Future of Osteoporosis Genetics: Enhancing Genome-Wide Association Studies


  • Charles R Farber,

    Corresponding author
    1. Center for Public Health Genomics, Department of Medicine and Department of Biochemistry and Molecular Genetics, University of Virginia, Charlottesville, Virginia, USA
    • Center for Public Health, Genomics, PO Box 800717, University of Virginia, Charlottesville, VA 22908, USA
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  • Aldons J Lusis

    1. Department of Medicine, Department of Human Genetics, Department of Microbiology, Immunology and Molecular Genetics, University of California Los Angeles, David Geffen School of Medicine at UCLA, Los Angeles, California, USA
    2. Molecular Biology Institute, University of California, Los Angeles, California, USA
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  • The authors state that they have no conflicts of interest.

  • Published online on November 2, 2009;


Recent technological and scientific advances have provided the tools needed to rapidly scan the genome for genetic variants affecting osteoporosis. In the last 2 yr, genome-wide association studies (GWASs) have identified several associations contributing to risk of fracture and related traits. These discoveries promise to illuminate important new pathways in bone metabolism, contribute to the development of novel therapeutics, and possibly harbor prognostic value. The initial GWAS results, however, suggest that alternative strategies may be necessary to comprehensively identify and characterize genetic risk factors. In this perspective, we review the status of GWASs for osteoporosis and discuss systems level approaches that have the potential to provide a much deeper understanding of bone biology.


Candidate gene association and family-based linkage studies in humans and controlled experimental crosses in the mouse have been the methods traditionally used to map osteoporosis genes.(1) Unfortunately, these efforts have been met with limited success. In just the last few years, however, this paradigm has dramatically shifted. Large-scale single nucleotide polymorphism (SNP) discovery efforts, such as the International HapMap Project,(2) in conjunction with the development of massively parallel genotyping platforms, have enabled genetic association studies to be performed on a genome-wide scale.(3) GWASs are performed by genotyping thousands of well-phenotyped individuals for hundreds of thousands (between 100 and 1000 K) of SNPs.(4) The end result is the identification of associated regions that, dependent on patterns of linkage disequilibrium between markers, typically span several kilobase pairs and harbor none, one, or a small number of candidate genes.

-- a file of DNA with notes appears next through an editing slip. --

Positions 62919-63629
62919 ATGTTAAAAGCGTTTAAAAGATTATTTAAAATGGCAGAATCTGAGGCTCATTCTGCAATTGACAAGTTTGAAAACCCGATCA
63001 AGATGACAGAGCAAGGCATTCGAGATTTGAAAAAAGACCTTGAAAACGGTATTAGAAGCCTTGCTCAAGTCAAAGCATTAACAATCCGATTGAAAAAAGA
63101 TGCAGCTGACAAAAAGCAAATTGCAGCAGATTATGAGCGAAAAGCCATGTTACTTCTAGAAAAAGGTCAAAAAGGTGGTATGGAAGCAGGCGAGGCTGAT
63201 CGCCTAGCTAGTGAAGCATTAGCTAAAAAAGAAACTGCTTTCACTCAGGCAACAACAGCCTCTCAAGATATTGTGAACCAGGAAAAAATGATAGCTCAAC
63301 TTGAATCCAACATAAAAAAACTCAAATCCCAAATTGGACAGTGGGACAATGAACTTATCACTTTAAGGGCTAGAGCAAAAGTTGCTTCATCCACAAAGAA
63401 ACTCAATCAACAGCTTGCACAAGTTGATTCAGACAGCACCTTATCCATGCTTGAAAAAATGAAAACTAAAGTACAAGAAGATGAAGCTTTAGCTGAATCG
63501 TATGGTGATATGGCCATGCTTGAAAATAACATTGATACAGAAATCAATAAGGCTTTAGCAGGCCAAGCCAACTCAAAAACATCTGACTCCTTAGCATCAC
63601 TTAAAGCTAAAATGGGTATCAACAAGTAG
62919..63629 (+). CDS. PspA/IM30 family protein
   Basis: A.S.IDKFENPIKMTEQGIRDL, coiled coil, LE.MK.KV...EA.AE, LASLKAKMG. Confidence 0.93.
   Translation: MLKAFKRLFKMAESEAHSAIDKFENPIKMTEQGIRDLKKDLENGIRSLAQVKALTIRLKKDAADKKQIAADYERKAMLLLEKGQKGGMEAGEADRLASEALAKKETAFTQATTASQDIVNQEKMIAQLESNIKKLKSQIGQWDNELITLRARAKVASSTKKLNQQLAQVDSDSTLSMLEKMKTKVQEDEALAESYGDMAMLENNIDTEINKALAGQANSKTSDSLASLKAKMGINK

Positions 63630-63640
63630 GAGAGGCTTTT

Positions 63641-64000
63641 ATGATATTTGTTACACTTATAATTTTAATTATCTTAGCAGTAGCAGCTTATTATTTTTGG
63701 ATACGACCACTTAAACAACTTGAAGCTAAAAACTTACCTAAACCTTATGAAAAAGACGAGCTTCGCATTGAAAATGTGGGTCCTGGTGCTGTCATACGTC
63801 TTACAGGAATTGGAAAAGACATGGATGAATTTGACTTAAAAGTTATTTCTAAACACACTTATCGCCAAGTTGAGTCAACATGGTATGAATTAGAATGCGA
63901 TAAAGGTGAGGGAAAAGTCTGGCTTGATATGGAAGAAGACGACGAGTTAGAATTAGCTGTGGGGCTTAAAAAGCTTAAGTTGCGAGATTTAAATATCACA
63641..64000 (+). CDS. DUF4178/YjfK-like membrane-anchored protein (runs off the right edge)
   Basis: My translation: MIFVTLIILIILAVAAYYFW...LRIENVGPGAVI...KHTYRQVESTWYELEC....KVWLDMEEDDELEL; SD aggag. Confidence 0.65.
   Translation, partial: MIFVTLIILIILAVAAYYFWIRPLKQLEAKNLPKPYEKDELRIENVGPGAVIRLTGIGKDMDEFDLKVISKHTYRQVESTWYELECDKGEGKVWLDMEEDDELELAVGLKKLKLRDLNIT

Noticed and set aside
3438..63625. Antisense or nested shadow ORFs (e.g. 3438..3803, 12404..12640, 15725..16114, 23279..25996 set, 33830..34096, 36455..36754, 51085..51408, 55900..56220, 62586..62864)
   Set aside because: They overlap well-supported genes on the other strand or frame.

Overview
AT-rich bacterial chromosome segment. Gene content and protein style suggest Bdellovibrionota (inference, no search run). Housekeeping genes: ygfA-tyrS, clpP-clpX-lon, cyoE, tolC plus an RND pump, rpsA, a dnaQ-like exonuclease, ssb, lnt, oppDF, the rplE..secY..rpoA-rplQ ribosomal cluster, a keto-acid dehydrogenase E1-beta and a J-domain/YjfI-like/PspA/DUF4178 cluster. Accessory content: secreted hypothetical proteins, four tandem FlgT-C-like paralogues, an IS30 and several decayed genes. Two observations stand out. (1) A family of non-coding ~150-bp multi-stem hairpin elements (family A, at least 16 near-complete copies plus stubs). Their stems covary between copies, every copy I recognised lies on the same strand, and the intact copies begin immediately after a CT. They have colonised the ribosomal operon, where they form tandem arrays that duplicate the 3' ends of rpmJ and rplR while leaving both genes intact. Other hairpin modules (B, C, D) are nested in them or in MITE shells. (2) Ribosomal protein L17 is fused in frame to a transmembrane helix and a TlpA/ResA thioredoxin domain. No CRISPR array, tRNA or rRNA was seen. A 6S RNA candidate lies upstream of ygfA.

Since May 2008, 10 GWASs have identified nearly 30 independent loci affecting BMD and/or fracture.(5–14) Four studies have identified >20 loci affecting various aspects of stature and bone size.(15–18) Strong associations for BMD have been confirmed in or near many previously suspected candidate genes, such as the estrogen receptor (ESR1),(9,11) TNF receptor superfamily, member 11a (TNFRSF11A; RANK),(10,11) TNF (ligand) superfamily, member 11 (TNFSF11; RANKL),(9,11) SP7 transcription factor (SP7),(10–12) and low-density lipoprotein receptor-related protein 5 (LRP5).(8,11) However, most of the associations exceeding stringent genome-wide significance thresholds have been with novel genes, such as family with sequence similarity 3, member C (FAM3C)(5) and MAP/microtubule affinity-regulating kinase 3 (MARK3),(10) among many others. These novel genes have no known connection to bone and, once validated, their discovery should highlight important new biological mechanisms impacting bone metabolism.

Although GWASs are clearly a major advance for gene discovery, the results to date explain only a small fraction of the genetic component for traits such as BMD. For example, a large-scale meta-analysis of 19,195 individuals identified a total of 15 SNPs associated with lumbar spine BMD. However, in aggregate, these SNPs only explained 2.9% of the variance in spine BMD.(11) The undiscovered genetic component likely consists of a combination of many more common variants with increasingly smaller effects and the contributions of rare variants(19,20); both of which will be much more difficult to identify. It is also likely that inherited epigenetic modifications and gene by gene and gene by environmental interactions are significant sources of variation.

The key limitation of GWASs, however, is one common to all methods that strictly correlate genotype with phenotype-they are one dimensional. GWAS can identify common variants with relatively strong effects in a straightforward manner; however, it is not capable of providing information on the context in which those genes function, their relationships with other genes, or how these relationships change over time, in different environments or during disease. “Systems genetics,” which integrates the analysis of molecular phenotypes along with clinical traits, provides a powerful strategy for more fully understanding the complex interactions contributing to osteoporotic fracture.